We Have The Collections That Make Your Trip Hum With Memories.

At the Gilmore Car Museum, you’ll stroll through a beautiful campus and walk right up to automotive history. Join people from across the country as you browse through our collections—exhibit after exhibit of incredible vehicles, in a memorable setting.

 Featured Cars

  • 1934 Ford Woodie Wagon - Built with rare wood from Michigan’s Upper Penninsula—namely, birdseye maple, harvested from Ford Motor Company’s Iron Mountain forest facility. Henry Ford would not allow the use of such wood until there was enough to complete a vehicle. So production of these wagons was limited and Henry personally selected the dealers who would receive them.
  • 1929 Duesenberg J-111 Dual Cowl Phaeton - This is a real Duesy. The price proves it. Duesenberg’s were the automobiles of the ultra-wealthy. And this Dual Cowl Phaeton with custom coachwork by LeBaron, is a perfect example. In 1929, it cost about $20,000.00—the equivalent of about 40 new Model A Fords. Built for the 1929 New York and Los Angeles Auto Shows, it later became a company demonstrator for the Hollywood elite.
  • 1965 Ford Mustang 2+2 Fastback - If you follow the Ford Mustang collector world, then you may have heard about the 1965 Mustang first owned by famed Detroit rock-and-roll artist Bob Seger. Longtime muscle car collectors Dave and Kaye Persell of Charlotte, Michigan, now own this piece of Detroit history, and have graciously loaned the car to the Gilmore Car Museum. In addition to once being owned by a Detroit legend, the car has been credited by Ford Motor Company as the lowest documented mileage Mustang built in 1965, now resting at a mere 7,291 miles.
  • 1899 Locomobile - The first new car in Kalamazoo. At the time, this horseless carriage was considered a toy for the rich—at best, a passing fad. But by 1902, the steam-powered Locomobile had earned widespread acceptance and was becoming one of the most popular automobiles in America.
  • 1948 Tucker '48 Sedan - “The Car of Tomorrow—Here Today!” Powered by a rear-mounted helicopter engine, the Tucker boasted many innovative safety features, including the first pop-out safety windshield, the first padded dash, and a center headlight that turned to light around corners. It was ahead of its time and gone before its time.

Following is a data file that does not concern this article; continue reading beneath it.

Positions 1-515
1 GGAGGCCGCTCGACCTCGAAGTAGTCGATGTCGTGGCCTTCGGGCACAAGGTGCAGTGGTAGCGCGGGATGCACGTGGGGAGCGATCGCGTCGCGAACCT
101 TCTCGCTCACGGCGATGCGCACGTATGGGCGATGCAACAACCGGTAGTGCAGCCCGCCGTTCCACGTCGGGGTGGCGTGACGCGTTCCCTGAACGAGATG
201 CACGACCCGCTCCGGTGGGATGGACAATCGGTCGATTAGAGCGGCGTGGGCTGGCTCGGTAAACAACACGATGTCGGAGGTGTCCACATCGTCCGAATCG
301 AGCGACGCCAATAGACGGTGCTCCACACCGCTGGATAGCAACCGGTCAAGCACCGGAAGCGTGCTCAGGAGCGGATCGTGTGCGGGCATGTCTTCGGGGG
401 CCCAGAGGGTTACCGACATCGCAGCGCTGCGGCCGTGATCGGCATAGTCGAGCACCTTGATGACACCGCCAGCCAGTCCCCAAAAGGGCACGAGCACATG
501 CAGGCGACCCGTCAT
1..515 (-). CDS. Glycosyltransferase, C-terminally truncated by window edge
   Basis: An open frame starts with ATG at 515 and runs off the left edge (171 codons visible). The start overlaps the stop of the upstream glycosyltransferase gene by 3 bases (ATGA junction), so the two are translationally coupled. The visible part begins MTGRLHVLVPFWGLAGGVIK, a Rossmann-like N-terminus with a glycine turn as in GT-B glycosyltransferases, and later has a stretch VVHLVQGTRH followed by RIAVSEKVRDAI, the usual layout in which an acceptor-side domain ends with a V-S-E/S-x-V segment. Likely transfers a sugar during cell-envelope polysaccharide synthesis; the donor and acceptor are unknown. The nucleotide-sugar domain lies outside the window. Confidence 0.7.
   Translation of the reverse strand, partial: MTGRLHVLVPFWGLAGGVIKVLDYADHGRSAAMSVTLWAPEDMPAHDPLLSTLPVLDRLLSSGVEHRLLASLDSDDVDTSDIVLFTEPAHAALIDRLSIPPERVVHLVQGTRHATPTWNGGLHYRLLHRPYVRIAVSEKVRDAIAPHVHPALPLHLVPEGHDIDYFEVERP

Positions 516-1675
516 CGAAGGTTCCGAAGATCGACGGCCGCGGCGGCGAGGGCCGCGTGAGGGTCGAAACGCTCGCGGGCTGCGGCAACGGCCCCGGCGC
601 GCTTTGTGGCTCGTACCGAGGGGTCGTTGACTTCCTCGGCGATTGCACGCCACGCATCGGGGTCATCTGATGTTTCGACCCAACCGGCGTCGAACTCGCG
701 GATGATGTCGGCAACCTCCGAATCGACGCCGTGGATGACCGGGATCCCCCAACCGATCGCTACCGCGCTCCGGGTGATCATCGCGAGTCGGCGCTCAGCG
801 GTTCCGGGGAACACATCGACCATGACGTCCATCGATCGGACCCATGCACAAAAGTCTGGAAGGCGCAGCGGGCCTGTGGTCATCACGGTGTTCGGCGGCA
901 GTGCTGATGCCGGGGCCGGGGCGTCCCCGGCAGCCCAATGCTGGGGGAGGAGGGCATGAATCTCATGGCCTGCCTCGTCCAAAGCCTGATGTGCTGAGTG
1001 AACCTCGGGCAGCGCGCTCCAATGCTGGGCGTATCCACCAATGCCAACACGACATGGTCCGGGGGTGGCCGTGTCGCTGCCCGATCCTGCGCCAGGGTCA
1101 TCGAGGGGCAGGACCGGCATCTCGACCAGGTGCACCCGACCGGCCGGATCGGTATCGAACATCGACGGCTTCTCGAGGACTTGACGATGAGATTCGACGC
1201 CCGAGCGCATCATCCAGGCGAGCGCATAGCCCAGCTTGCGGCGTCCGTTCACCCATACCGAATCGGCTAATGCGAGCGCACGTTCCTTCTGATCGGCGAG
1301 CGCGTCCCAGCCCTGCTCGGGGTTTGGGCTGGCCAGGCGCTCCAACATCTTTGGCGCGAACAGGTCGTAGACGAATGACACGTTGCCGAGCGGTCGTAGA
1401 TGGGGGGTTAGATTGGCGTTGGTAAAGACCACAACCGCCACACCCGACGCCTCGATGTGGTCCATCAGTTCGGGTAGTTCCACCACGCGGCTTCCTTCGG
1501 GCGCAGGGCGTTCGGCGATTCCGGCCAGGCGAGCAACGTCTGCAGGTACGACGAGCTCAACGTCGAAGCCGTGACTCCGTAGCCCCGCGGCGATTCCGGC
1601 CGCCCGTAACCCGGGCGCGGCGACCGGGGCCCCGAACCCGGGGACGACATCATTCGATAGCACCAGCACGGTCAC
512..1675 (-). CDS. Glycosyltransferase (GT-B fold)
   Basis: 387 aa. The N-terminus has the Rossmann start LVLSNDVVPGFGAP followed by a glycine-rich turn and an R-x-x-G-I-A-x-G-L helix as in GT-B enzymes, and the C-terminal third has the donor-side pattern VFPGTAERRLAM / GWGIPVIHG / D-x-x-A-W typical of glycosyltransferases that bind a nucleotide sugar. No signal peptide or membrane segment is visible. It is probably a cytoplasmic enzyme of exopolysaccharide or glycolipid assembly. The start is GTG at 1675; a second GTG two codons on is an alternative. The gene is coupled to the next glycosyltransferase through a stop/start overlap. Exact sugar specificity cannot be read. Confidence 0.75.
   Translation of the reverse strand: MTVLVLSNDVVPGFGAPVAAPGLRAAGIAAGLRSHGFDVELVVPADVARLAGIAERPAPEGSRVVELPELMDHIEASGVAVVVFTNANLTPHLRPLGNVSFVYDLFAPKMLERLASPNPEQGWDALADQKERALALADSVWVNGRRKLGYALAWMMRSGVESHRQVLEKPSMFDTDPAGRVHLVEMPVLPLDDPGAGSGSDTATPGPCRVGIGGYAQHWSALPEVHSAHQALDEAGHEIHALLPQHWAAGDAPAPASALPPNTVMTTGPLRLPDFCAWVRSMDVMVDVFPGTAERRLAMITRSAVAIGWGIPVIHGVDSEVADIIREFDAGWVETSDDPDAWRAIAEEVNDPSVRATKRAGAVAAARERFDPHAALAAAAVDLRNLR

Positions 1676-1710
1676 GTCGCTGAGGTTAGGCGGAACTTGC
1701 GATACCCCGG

• 1974 A.J. Foyt Indy 500 - The first four-time Indy 500 winner. In 1977, legendary race-driver A. J. Foyt became the first person in history to win the famed Indianapolis 500 four times (1961, 1964, and 1967 were the other wins). Sponsored from 1973 to 1985 by Gilmore Racing, which was operated by Kalamazoo businessman Jim Gilmore (nephew of museum founder Donald Gilmore), Foyt drove a car identical to this one in that ’77 race.


If you take them all in you’ll see nearly 400 vehicles and the range of brands and models is breathtaking—everything from Model As to Cadillacs, Pierce-Arrows to Duesenbergs, and Studebaker to Chevrolet. We also have exhibits that capture the best of each automotive era—cars from the Nickel and Brass Eras to the Classics to Post-War and more. Plus, we have special exhibits of long-forgotten brands and of a wide range of automotive classics.

Don’t miss our growing number of on-site Partner Museums!

We know our name says “car,” but we make some beautiful exceptions.
The collections include more than just great automobiles. We have a back-to-your-childhood collection of pedal cars, plus one of America’s finest displays of automotive mascots and name badges. Oh, and vintage motorcycles.

All this, plus a facility that transforms a simple visit into a memorable stay.
Your visit to the Gilmore Car Museum begins with a stop at our Automotive Heritage Center. This beautiful facility is home to our main exhibit galleries, research library, museum store, café, and theater.